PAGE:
Up until a few weeks ago, I had never heard of the cannibalistic creature known as the Wendigo. Also spelled Windigo, the creature comes to us from Algonquian folklore and is a collective myth associated with greed, murder and the fear of cannibalism. While it seems that each Native American culture that makes up the Algonquian collective may have had their own version of this creature, the physical traits and descriptions seem to be narrowed down to what we will go over in this post.
The Wendigo is an evil man-eating monster who is native to the Great Lakes Region of the United States and Canada, as well as the northern forests of the Atlantic coast. It has been described as a giant, many times the size of a human, with a skeletal body and a lipless mouth. The depictions look like a two-legged emancipated buck, however, it is said that the true Indigenous descriptions never included antlers. To the natives, the Wendigo was human-like and over time became many sizes larger than a normal man as he consumed them. Letting its skinny features lull you into a false sense of security could be that last thing you do since, even though it looks like it never eats, it is a gifted hunter and its taste for human flesh is limitless. It is said the only way a Wendigo will die is when it runs out of humans to eat and it starves to death. Guessing that means we are stuck with it for a while!
In Algonquian folklore, the Wendigo is the spirit of a lost hunter, who has resorted to eating human flesh to stay alive. Those who are selfish, greedy or succumb to cannibalism, take a risk in turning into one of these creatures as punishment. The Wendigo is believed to be the spirit of winter and is associated with the north, cold, famine and starvation. The Wendigo lends its name to the medical term Wendigo Psychosis which is considered by some to create an intense craving for human flesh but at the same time an exaggerated fear of becoming a cannibal themselves. There have been reports of this psychosis being present over hundreds of years, and ironically, this psychosis developed in winter in individuals that are isolated for long periods of time. It is understandable then, that the largest number of reports come from the very same regions the myths originate from.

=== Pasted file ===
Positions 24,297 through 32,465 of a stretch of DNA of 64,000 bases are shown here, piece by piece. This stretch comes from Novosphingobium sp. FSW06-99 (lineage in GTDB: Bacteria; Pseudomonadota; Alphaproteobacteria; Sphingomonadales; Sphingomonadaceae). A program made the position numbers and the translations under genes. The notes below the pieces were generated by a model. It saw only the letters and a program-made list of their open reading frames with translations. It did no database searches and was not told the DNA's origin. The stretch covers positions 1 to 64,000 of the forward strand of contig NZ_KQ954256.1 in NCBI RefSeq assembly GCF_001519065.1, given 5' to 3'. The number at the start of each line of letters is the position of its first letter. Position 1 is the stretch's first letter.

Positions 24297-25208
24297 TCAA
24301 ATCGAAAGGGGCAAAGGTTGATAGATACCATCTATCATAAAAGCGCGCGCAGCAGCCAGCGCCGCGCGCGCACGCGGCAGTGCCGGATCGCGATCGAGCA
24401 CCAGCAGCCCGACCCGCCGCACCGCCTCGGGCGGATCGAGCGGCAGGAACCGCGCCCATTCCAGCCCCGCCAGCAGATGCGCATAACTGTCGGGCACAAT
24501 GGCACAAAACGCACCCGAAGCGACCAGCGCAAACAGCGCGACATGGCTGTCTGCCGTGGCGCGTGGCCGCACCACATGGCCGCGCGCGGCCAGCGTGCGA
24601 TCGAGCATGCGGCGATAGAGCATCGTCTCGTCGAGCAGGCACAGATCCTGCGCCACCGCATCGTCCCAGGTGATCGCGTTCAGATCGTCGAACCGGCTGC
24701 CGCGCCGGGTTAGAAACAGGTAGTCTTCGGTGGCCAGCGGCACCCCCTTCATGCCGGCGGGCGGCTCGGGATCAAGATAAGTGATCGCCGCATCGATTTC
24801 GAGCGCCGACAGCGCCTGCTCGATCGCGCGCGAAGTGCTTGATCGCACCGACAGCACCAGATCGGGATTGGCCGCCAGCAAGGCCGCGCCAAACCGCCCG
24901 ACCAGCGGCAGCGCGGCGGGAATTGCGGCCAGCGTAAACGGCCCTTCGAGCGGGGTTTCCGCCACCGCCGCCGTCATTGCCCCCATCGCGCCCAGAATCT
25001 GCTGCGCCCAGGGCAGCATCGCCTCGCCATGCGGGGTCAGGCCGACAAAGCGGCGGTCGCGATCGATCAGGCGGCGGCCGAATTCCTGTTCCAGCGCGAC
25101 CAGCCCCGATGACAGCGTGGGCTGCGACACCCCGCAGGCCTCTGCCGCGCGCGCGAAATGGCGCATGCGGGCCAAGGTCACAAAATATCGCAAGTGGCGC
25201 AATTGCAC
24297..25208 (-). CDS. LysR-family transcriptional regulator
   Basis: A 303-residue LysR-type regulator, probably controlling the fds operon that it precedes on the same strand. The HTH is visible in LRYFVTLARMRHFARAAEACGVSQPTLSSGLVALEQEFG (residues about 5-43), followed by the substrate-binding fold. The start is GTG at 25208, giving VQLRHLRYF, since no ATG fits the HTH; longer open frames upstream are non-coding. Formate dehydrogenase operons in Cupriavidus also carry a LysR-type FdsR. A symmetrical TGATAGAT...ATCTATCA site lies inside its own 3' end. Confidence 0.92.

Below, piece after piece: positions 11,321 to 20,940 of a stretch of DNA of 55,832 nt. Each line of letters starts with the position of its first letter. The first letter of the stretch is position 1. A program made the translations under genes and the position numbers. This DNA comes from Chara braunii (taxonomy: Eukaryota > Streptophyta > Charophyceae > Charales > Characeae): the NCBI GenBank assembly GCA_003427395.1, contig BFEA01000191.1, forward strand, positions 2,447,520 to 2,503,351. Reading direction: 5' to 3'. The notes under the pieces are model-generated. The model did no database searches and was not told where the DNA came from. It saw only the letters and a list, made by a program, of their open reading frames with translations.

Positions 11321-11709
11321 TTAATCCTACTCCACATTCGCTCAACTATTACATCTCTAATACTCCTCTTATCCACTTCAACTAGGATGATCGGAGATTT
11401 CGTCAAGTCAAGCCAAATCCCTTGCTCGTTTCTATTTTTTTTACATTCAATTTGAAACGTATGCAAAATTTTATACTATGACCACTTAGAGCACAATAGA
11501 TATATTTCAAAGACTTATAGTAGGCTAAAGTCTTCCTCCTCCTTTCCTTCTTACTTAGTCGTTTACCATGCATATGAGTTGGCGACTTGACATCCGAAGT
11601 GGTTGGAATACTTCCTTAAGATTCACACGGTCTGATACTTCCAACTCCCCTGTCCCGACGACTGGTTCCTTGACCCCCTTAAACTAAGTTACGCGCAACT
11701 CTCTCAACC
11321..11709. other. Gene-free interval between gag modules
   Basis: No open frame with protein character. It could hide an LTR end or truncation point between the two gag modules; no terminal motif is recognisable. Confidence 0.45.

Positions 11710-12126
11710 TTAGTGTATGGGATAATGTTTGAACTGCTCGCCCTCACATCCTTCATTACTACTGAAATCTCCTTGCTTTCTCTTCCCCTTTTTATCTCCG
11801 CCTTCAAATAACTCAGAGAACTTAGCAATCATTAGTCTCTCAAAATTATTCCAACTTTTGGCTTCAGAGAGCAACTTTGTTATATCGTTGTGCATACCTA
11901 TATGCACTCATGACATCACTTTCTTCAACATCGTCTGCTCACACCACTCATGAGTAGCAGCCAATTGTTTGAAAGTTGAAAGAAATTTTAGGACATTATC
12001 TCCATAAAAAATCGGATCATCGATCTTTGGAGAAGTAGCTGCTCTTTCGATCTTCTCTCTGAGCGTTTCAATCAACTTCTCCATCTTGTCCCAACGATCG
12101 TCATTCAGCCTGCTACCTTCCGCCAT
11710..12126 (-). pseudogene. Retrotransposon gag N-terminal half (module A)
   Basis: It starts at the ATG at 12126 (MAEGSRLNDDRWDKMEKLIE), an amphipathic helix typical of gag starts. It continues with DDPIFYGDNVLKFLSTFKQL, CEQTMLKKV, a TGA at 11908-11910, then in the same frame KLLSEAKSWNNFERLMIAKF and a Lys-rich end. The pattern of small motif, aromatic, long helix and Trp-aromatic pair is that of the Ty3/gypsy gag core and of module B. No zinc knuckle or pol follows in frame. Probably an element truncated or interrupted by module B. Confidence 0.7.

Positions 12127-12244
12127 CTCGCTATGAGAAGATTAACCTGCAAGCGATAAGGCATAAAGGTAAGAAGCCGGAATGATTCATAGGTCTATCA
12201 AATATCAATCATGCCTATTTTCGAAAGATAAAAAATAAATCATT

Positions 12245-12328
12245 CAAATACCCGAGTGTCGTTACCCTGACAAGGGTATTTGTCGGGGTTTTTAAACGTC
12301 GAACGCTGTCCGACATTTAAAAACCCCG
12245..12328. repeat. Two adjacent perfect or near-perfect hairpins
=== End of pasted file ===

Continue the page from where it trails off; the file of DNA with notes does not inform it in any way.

One such case was that of a Cree Plains trapper named Swift Runner, who was married with six children before the disease did its thing to him. Without going into the gruesome details (I write romance, not horror after all), I will just say that before winter he had a family and by spring he was all alone. He eventually confessed and was executed for their deaths. The psychosis has been disputed, and I am sure has all but disappeared now that the areas they had been reported in have become populated and folks aren’t as isolated.
The Wendigo is a symbol of the worst thing that can happen to you if you succumb to the practice of unacceptable social taboos, and like many myths and folktales, warns us that the punishment for breaking these expected norms will be unbearable. It seems strange that there would be a need to create a story to warn folks from eating other folks, but who am I to say what went on in very cold, and desolate parts of the country? Terms like cabin fever have been around forever, and warn of what can happen to someone who isolates themselves from others. Not sure about you, but I am ready to get out and see some people! I’ve been holed up in my room for far too long!
Here are some resources that I came across when researching this fascinating myth. As always, I only touch the surface on these creatures, it is up to you to do more digging if you find them interesting enough to use in your fiction! Be sure to report back, would love to know if you used a Wendigo in your piece!
Happy Writing! XO